But when you look at what’s going on, you’ll see that it’s not something to be all that worried about. Now, Germany and gallium, the Chinese, based on whose numbers you’re using, produce between 50 and 80% of those two materials. And yes, the United States does have a weakness in terms of processing and access, but a few things to keep in mind. First of all, germanium is a byproduct of zinc mining and zinc refining, and zinc production globally is pretty robust. Yes, the Chinese are the biggest player, but they’re also the biggest user. So if you were simply to add some processing capacity at a half a dozen places around the world, maybe a couple of the United States would be nice. That would solve itself. Gallium is a byproduct of aluminum production, specifically the first stop of aluminum production where you turn bauxite into alumina. That is also done in a number of places. The reason that the Chinese dominate the production of these two micro materials is that it’s a little dirty. And so the Chinese have to subsidize the production about specific sets. There’s nothing expensive or technologically competent or even particularly time consuming about building replacement capacity. And so we might have some pressure for a few weeks to a few months as people kind of sink in how serious the Chinese are or not about these bans. But replacing those materials is not particularly hard. Second, I would argue that this is a good thing that the Chinese are using a complete lowball flunky, incompetent measure of intimidation because, you know, Americans are going to blow this out of proportion. Things like the IRA and the CHIPS Act were rare. And for a third one that is specifically about strategic materials production, and this plays right into that political drama. You’ll have Democrats and Republicans falling over each other in order to put the money forward and put in regulations to encourage these productions within the North American system of the Chinese have really proven to be very helpful in that. And third, and most importantly, if the Chinese really are serious about an input war, oh my God, they are fucked because 90% of the world’s semiconductor sector capable silicon comes from North freakin Carolina. And so if we’re really talking about a materials war as part of the struggle for the digital age, they’re not going to have computers because they can’t get access to the raw materials that are necessary in mass to make the most basic technologies that make air run, and that’s semiconductors.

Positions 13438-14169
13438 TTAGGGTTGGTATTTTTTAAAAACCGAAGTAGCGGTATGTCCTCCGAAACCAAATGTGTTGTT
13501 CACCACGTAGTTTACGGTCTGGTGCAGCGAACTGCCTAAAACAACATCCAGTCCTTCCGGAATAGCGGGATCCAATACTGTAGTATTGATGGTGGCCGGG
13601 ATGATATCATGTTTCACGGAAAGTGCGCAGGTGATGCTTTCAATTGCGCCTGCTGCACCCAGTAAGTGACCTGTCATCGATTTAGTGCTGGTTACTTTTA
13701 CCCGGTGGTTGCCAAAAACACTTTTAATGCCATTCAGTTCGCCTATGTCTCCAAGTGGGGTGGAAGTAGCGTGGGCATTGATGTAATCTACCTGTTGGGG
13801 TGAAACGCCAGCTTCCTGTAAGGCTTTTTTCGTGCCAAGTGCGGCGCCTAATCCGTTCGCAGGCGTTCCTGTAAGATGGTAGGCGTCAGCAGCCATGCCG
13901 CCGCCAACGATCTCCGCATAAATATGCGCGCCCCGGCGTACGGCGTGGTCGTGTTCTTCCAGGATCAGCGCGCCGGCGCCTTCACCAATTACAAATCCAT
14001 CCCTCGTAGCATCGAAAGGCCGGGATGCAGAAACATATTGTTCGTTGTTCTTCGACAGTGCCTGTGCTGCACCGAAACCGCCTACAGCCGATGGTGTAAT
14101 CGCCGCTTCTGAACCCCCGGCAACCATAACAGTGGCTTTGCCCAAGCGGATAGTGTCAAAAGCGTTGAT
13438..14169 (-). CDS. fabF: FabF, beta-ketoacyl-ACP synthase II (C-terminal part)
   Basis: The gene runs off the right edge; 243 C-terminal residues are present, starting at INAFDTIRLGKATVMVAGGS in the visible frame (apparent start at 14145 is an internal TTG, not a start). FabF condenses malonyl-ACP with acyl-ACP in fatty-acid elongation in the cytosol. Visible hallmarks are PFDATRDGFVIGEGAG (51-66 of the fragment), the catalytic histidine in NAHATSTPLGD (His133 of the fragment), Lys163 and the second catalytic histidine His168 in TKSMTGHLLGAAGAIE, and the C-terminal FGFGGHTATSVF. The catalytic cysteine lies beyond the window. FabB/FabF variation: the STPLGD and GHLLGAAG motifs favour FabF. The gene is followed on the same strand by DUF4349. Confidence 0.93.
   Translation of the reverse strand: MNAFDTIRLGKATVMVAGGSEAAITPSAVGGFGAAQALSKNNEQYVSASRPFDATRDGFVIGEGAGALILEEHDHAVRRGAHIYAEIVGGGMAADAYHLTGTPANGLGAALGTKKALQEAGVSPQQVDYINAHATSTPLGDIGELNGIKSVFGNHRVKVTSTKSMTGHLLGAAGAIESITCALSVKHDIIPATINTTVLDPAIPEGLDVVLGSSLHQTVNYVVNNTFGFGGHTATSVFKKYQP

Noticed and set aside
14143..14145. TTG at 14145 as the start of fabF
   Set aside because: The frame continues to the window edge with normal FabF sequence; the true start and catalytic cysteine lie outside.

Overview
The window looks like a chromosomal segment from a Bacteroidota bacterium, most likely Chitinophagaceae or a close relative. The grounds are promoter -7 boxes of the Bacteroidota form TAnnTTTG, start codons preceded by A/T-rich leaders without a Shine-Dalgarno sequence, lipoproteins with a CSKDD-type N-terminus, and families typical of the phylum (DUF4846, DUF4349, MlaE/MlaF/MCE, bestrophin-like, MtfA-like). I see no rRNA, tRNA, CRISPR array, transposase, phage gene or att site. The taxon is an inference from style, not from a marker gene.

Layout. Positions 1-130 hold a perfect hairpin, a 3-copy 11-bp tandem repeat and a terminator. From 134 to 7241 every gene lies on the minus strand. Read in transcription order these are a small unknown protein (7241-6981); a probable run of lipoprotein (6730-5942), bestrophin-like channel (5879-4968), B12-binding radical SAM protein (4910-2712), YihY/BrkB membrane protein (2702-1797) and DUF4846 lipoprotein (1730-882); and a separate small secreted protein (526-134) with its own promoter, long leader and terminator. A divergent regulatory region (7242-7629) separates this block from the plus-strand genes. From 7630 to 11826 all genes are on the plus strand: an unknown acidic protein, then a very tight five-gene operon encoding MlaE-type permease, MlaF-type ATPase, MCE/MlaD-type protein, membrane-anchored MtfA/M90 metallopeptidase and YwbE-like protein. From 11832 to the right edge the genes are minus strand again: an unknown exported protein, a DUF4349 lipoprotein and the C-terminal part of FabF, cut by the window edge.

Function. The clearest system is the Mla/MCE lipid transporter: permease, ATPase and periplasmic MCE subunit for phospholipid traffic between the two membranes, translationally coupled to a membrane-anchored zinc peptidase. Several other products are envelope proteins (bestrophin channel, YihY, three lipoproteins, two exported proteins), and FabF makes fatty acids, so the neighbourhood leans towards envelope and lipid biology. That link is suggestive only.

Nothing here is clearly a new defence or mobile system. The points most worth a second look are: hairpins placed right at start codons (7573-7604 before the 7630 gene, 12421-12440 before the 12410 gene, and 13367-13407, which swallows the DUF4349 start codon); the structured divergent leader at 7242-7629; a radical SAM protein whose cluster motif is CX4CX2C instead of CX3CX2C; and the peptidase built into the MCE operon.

So this is not something where the Chinese have any more than a passing advantage on a couple of micro materials that are easily to produce in other places. And by doing this in this way, in this in-your-face wolf warrior way for something that ultimately is easily replaceable, is probably the most effective way that I can think of, of getting the United States past dependency on the Chinese in general and honestly destroying the tech sector in its entirety.

Now, there’s some political decisions that have to be made in the United States on both sides of the aisle, on Capitol Hill, in the White House, and on and on and on. But the United States is in the mood for this, the competence discussion now that we’re entering political season for the next election cycle, is who can be most anti-Chinese? It’s just a question of whether or not you’re going for hopefully or were derisking or reinforcing. I mean, everyone has their own preferred term, but the bottom line for almost everyone is how to end the dependency. And the Chinese are really being very helpful in encouraging us to move that forward.

Alright. That’s it. Take care.